Your mom was right
Your mom was right when she told the child-you to eat your vegetables: they’re good for you. End of story. I’m not your mom, or even your boss, but I’m going to tell the article-writing-you to publish open access, because it’s not only good for you, it’s also the right thing to do.
Why is it good for you?
It’s good for you because articles published open access are cited more often than articles that are not. Let me repeat that, because you look like I just offered you a free trip to the Bahamas: articles published open access have more impact (as defined by being cited by other articles) than those that are not open access.
This makes perfectly logical sense: an open access article, by definition, is available for anyone to download and read. No cost, no barriers. Compare this to a more traditionally-published article where online access is behind a “paywall”—you have to pay the publisher to download the article, unless you’re privileged enough to belong to an institution whose library has pre-paid the publisher for access to their articles. In this most-common scenario, many, if not most people leave the paywall without the article. To put it more simply: open access = more readers = potentially more citations—and that’s good for you.
You can see from the table that for every field, open access papers have greater impact than non-open access papers.
(Thanks Éric Archambault, Grégoire Côté, Brooke Struck and Matthieu Voorons for making this information open access!)
Why is it the “right thing to do”?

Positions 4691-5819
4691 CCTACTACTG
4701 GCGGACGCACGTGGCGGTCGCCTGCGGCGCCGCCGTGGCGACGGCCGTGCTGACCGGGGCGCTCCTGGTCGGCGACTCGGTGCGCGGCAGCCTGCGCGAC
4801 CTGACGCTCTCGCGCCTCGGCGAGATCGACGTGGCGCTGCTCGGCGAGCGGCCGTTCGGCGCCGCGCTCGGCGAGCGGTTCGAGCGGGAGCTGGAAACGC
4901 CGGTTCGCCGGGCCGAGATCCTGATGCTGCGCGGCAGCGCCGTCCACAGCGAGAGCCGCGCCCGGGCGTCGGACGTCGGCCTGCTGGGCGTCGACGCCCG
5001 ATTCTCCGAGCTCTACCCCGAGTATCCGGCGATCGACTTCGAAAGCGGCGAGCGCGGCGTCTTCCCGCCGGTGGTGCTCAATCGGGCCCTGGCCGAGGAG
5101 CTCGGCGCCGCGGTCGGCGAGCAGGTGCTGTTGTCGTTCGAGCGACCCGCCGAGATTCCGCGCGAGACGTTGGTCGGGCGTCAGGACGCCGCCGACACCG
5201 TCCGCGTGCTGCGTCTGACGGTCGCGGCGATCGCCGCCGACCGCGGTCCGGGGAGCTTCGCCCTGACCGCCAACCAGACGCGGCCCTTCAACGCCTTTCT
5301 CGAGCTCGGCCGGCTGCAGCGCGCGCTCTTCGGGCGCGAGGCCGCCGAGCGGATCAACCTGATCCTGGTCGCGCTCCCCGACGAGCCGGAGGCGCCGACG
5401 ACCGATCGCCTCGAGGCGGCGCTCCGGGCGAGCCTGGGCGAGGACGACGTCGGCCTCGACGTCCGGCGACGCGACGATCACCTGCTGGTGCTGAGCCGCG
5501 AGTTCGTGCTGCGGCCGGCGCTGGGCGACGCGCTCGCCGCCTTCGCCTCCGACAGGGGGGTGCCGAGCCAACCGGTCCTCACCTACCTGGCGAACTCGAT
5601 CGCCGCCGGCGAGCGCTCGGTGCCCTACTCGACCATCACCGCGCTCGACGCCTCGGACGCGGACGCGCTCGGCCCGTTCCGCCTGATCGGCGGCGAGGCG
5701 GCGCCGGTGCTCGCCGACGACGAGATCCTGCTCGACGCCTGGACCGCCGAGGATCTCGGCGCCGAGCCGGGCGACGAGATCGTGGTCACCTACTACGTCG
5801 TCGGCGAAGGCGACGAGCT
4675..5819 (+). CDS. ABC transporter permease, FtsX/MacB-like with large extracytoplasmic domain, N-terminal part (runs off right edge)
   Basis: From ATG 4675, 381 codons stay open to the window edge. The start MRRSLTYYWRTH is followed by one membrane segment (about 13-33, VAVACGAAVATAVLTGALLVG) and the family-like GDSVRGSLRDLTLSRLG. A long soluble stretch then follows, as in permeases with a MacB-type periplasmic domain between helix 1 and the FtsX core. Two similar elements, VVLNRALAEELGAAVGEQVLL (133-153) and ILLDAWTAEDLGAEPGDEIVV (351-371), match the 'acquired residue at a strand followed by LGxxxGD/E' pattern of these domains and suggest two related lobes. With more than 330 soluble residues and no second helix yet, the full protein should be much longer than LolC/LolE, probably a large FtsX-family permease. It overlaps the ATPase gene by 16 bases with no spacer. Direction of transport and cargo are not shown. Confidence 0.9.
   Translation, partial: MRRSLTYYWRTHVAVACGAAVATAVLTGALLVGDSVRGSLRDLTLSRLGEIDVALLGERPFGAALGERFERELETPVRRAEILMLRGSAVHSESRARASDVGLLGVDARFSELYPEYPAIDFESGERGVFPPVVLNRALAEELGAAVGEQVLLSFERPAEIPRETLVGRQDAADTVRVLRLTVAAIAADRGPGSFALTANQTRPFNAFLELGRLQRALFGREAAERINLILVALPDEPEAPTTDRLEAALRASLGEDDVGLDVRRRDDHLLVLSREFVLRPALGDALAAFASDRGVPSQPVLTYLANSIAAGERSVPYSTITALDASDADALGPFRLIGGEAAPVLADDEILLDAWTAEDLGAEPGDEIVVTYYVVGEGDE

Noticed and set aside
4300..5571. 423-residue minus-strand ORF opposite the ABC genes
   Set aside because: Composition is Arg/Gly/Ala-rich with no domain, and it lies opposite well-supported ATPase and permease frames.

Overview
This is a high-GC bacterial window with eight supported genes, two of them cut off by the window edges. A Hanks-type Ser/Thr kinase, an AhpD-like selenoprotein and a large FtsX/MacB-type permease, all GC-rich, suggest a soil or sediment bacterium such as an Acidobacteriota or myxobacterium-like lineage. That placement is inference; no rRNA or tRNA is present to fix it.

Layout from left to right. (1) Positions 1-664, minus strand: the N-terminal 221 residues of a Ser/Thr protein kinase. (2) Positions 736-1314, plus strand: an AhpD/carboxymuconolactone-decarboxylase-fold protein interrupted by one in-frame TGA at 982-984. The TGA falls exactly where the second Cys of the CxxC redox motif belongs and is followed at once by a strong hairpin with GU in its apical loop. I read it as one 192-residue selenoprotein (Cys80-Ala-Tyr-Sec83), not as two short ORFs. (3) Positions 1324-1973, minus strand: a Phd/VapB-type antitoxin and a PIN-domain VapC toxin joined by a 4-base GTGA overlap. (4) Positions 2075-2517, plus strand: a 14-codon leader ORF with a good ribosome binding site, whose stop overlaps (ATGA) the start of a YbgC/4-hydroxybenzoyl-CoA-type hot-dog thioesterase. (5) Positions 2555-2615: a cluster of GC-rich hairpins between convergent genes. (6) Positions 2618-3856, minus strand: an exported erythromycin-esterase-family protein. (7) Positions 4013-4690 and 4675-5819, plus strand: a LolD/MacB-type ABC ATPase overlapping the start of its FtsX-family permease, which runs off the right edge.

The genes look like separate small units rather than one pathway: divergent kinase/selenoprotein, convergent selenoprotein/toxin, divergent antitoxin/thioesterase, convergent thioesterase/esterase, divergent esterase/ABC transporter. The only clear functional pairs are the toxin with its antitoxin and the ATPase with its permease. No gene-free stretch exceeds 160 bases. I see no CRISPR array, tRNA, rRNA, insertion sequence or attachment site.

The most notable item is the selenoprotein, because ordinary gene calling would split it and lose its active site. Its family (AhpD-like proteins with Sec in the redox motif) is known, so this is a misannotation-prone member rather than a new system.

If you care about social justice, you should publish open access. Could your research be of benefit to underprivileged communities, other researchers without access to high-cost journals, health workers providing urgent patient care? Is there a research field where open access would not benefit less-privileged researchers around the world? Then don’t lock your work behind a paywall!
Publishing open access is a concrete means to “fashion a more humane and just world”—part of the vision and mission of the University of San Francisco—and it ought be the default position of the University.
How do I publish open access?
There are many ways, but let’s keep it simple: just do what you normally do—publish in any journal you want. But then give a copy of your paper to your Library’s institutional repository (IR). They’ll make it available open access. (USF folks: Contact Charlotte Roh, Scholarly Communications Librarian, for more details: firstname.lastname@example.org).
It’s as simple as that.
The student becomes the teacher
Administrators, granting organizations, hiring and promotion committees are all-too-often caught up in trying to quantify research “impact.” Their guiding star is the Impact Factor: the Kim Kardashian of journal metrics—famous for being famous, and valuable primarily as a brand to be sold.
But instead of chasing the Impact Factor like paparazzi, here’s something you can really believe in:
This is a map of about a day’s worth of downloads from Gleeson Library’s open access Scholarship Repository. As you can see, downloads are happening all over the world.
What are they downloading? The two most popular downloads are:
- Factors that Affect the Reading Comprehension of Secondary Students with Disabilities by Karen L. Sanford
- Newborn Umbilical Cord Care: An Evidence Based Quality Improvement Project by Janeen Marie Whitmore
The first has been downloaded more than 13,000 times; the second more than 23,000 times!
If you don’t recognize these high-powered faculty authors, it’s because they’re not faculty— they’re students. Now look again at the subjects of these works, and look at the map.
Reading Comprehension. Students with Disabilities. Newborn Umbilical Cord Care: downloaded worldwide. This is social justice in action, viewable in near-real time on a Google map; this is not an impact “factor,” but true impact.
By simply publishing open access, these USF students have had more real impact in the world than any number of high-calibre faculty publishing in (paywalled) high-Impact Factor journals. Administrators, granting organizations, hiring and promoting committees, take note.